The reconstruction enables art historians to understand the evolution of Van Gogh’s work better. The applied technique is expected to pave the way for research into many other concealed paintings.

Additional investigations performed at the European Synchrotron Radiation Facility (ESRF, Grenoble) revealed the presence of the pigments Naples’ Yellow (lead antimonate, yellow-brown) and Vermillion (mercury sulphide, red), employed by Van Gogh to paint the portrait.



Under embargo until 30 July 2008    
3 min. presentation by art historian Joris Dik summarizing the examination results (low resolution Quicktime movie)
Click here to download (.MOV)

(10 MB,
600 x 450 pixels/frame)




© TU Delft, NL

3 min. presentation by art historian Joris Dik summarizing the examination results (high resolution Quicktime movie)
Click here to download (.MOV)

(140 MB,
1200 x 900 pixels/frame)




© TU Delft, NL

Reprint of Analytical Chemistry paper dd. 29 July 2008,
doi 10.1021/ac800965g

Click here to download (.PDF)

(3 MB)
Published electronically on 30 July 2008, in print on 15 August 2008 by the American Chemical Society.

High resolution photograph of Patch of Grass

Click here to download (.JPG)

(2 MB, 1642 × 1280 pixels)

source: Wikipedia
© Kröller-Müller Museum, NL

Analytical chemist Koen Janssens (B) adjusting the alignment of the painting in the X-ray fluorescence spectrometer at beamline L of the DORIS synchrotron facility, Hamburg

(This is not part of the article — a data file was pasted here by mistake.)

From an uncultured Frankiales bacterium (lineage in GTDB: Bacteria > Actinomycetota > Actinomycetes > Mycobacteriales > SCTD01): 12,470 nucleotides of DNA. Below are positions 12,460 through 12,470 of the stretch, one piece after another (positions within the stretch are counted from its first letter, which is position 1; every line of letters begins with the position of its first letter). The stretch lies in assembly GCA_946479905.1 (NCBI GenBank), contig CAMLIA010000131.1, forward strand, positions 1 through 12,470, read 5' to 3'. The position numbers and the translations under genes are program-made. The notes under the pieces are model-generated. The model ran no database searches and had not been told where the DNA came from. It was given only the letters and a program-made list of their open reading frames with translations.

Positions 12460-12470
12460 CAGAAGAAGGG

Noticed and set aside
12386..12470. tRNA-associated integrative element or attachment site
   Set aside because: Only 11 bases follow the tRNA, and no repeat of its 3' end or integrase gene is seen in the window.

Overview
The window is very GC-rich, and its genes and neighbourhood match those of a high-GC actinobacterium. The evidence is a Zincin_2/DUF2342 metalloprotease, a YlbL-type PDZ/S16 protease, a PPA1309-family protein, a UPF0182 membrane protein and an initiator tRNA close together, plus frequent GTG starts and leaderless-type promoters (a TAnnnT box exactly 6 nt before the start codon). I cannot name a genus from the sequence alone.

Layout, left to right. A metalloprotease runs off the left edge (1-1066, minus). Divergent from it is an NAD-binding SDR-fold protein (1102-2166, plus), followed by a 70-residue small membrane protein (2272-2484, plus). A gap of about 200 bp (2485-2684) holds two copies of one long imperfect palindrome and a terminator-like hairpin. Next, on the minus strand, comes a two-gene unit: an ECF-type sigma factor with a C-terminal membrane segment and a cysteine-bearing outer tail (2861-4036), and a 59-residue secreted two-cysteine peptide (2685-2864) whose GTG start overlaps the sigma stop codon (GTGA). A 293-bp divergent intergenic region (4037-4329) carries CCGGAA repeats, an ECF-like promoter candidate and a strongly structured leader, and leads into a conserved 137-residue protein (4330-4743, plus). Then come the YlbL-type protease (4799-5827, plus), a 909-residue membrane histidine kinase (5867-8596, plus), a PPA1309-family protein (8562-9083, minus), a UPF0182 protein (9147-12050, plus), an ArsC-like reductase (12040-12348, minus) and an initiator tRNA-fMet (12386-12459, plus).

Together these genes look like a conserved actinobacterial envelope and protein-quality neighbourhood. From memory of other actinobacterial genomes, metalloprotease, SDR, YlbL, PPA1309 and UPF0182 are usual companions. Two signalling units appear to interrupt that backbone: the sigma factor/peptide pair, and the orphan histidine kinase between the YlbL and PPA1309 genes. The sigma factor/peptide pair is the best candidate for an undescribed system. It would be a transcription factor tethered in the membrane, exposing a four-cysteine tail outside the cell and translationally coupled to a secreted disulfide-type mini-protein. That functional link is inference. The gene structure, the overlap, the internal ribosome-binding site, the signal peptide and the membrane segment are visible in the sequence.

Click here to dow
nload (.JPG)
(6 MB, 4256 x 2832 pixels)
Click here to download (.AVI)
(61 MB, 720 x 576 pixels/frame)




© DESY Hamburg, D

© DESY Hamburg, D

Conservators Luuk Van der Loeff (NL, left) and Geert Van der Snickt (B) discussing the results
Click here to download (.JPG)

(5 MB, 4256 x 2832 pixels)




© DESY Hamburg, D

Happy faces at the end of a succesful experiment at the Hamburg synchrotron
Left to right: Koen Janssens (B), Joris Dik (NL), Rinus van Beek (NL), Luuk Van der Loeff (NL), Karin Rickers (D), Geert Van der Snickt (B)

Click here to download (.JPG)
(6 MB, (4256 x 2832 pixels)




© DESY Hamburg, D




Conservation scientist Marine Cotte (F) at work in the control hutch of ESRF beamline ID21

Click here to download (.JPG)
(0.5 MB, 2409 x 1807pixels)




© ESRF Grenoble, F







Painting conservator Luuk van der Loeff (NL) removing the painting from the scanning stage at the end of the experiment.

Click here to download (.AVI)

(72 MB, 720 x 576 pixels)

Click here to download (.AVI)

(63 MB, 720 x 576 pixels)




© DESY Hamburg, D




© DESY Hamburg, D







Is it a landscape ? It’s also a portrait !

Click here to download (.JPG)

(0.7 MB, 903 x 1160 pixels)







© DESY Hamburg, D


Press release by TU Delft, NL
Press release by DESY, Hamburg, D including additional images

Contact information

  Office phone Mobile phone
Dr. Joris Dik, Technical University of Delft (NL) +31 152 789 571 +31 624 806 855
Prof. Koen Janssens, University of Antwerp (B) +32 3 820 2373 +32 474 465 532
Geert Van der Snickt, University of Antwerp (B) +32 3 820 2363 +32 494 624 473
Luuk Van der Loeff, Kröller-Müller Museum (NL) +31 318 596 158 +31 612 509 778
Dr. Karin Rickers, Hamburger Synchrotron Radiation Laboratory (D) +49 408 998 2930  
Dr. Marine Cotte, European Synchrotron Radiation Facility (F) +33 476 882 127